For many of us, taking vitamins (remember the ones that looked like characters on “The Flinstones”) was once a daily occurrence. Somewhere along the way, we fell out of the habit. But recent studies show that now may be the time for seniors to consider resuming their vitamin routine.
The Cleveland Clinic reports that more than one third of Americans over the age of 75 have a vitamin deficiency, primarily because they don’t eat as much food as they once did. And this continues to be the number one reason to take a multi-vitamin: to prevent nutritional deficiencies.
So, if you find yourself mimicking your 2 year-old self and refusing to eat your veggies, plan on adding a general multi-vitamin to your routine. However, it’s always important to consult with your physician to determine which supplements can be beneficial – and which types have a detrimental effect.
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For some folks, there are risks involved in taking certain vitamins. For instance, seniors with specific medical conditions or lifestyles, like people taking the blood thinning medications Coumadin or Plavix, need to steer clear of vitamin E supplements, which can also thin the blood. People who are planning to have surgical procedures should also avoid certain vitamins.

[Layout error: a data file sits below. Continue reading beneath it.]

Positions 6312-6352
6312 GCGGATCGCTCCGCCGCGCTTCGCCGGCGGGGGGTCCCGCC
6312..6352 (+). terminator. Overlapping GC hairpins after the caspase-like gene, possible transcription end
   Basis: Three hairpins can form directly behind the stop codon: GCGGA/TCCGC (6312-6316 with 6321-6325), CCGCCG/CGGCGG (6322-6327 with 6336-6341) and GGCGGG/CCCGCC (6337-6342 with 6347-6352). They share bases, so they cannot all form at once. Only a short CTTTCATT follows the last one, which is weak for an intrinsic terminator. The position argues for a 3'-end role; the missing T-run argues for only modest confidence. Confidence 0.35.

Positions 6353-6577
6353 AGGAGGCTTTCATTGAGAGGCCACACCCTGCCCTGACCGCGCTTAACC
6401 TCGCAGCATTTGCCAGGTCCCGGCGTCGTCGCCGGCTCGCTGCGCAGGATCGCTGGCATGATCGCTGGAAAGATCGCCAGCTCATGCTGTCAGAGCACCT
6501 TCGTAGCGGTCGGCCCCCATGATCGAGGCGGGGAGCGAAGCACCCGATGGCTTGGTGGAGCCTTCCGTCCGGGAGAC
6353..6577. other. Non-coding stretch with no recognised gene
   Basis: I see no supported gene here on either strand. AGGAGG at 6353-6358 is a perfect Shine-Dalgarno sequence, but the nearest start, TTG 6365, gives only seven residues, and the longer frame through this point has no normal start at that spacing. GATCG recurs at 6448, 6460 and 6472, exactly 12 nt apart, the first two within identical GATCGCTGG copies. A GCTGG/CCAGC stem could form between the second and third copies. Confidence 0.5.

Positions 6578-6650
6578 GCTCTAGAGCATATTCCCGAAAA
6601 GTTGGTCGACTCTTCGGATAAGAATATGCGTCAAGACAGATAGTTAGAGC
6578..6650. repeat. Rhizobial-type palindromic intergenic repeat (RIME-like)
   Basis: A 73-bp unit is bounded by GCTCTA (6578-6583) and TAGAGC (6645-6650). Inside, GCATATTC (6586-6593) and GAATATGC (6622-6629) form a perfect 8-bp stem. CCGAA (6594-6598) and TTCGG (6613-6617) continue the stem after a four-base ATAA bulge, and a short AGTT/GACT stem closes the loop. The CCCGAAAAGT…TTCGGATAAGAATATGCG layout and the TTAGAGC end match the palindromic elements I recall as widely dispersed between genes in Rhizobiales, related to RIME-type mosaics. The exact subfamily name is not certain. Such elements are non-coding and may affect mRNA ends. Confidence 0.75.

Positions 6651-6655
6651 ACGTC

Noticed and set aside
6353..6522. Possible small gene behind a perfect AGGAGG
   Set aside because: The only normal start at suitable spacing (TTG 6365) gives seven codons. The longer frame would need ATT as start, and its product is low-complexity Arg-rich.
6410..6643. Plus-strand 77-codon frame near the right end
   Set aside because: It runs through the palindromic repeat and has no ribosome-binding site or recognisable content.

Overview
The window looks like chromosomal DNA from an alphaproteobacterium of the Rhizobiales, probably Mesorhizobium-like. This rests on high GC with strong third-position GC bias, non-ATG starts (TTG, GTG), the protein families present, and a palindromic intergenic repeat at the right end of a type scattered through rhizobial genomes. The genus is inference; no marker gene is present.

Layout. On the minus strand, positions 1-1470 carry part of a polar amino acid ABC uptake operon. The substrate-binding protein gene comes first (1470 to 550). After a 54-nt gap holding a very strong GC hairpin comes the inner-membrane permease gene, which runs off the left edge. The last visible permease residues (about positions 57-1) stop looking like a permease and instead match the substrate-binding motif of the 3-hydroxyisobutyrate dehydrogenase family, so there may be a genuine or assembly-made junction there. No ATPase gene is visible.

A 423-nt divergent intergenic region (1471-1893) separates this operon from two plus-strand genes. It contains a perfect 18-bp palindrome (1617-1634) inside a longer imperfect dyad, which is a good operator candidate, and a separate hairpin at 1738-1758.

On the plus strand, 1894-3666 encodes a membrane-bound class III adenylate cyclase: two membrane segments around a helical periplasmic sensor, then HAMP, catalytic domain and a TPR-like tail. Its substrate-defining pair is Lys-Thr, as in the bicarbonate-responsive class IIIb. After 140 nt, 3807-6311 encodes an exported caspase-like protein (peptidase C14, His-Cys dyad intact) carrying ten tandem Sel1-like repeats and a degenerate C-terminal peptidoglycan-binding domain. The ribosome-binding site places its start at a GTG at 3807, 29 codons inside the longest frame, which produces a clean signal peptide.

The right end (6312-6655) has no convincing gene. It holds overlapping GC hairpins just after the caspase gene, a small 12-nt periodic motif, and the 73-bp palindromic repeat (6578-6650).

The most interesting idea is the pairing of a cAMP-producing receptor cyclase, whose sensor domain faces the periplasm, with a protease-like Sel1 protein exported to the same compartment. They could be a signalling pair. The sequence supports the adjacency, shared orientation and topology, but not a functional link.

Also note that studies show more isn’t necessarily better. High dosages of vitamins the body doesn’t need can cause unintentional side effects. Notably, a report from the Institute of Medicine warned that most healthy adults do not need high doses of vitamin D and calcium and caution that over-doing these supplements can lead to kidney stones and heart disease.
A better vitamin regimen would include a combination of omega-3 fatty acids, vitamin B, vitamin C, vitamin D and vitamin E. Researchers have recently shown these specifically have a positive effect on mental functioning in the elderly: A New York Times article reports that a January 2012 study found that seniors with the highest blood levels of the four vitamins scored higher on the cognitive tests and had larger brain volume than those with the lowest levels.
Again, as with most health-related issues for seniors, it’s always best to check with your physician. Learn what vitamins are best for you, stick with the prescribed dosage and don’t overdo it. Being healthy is a good idea at any age.
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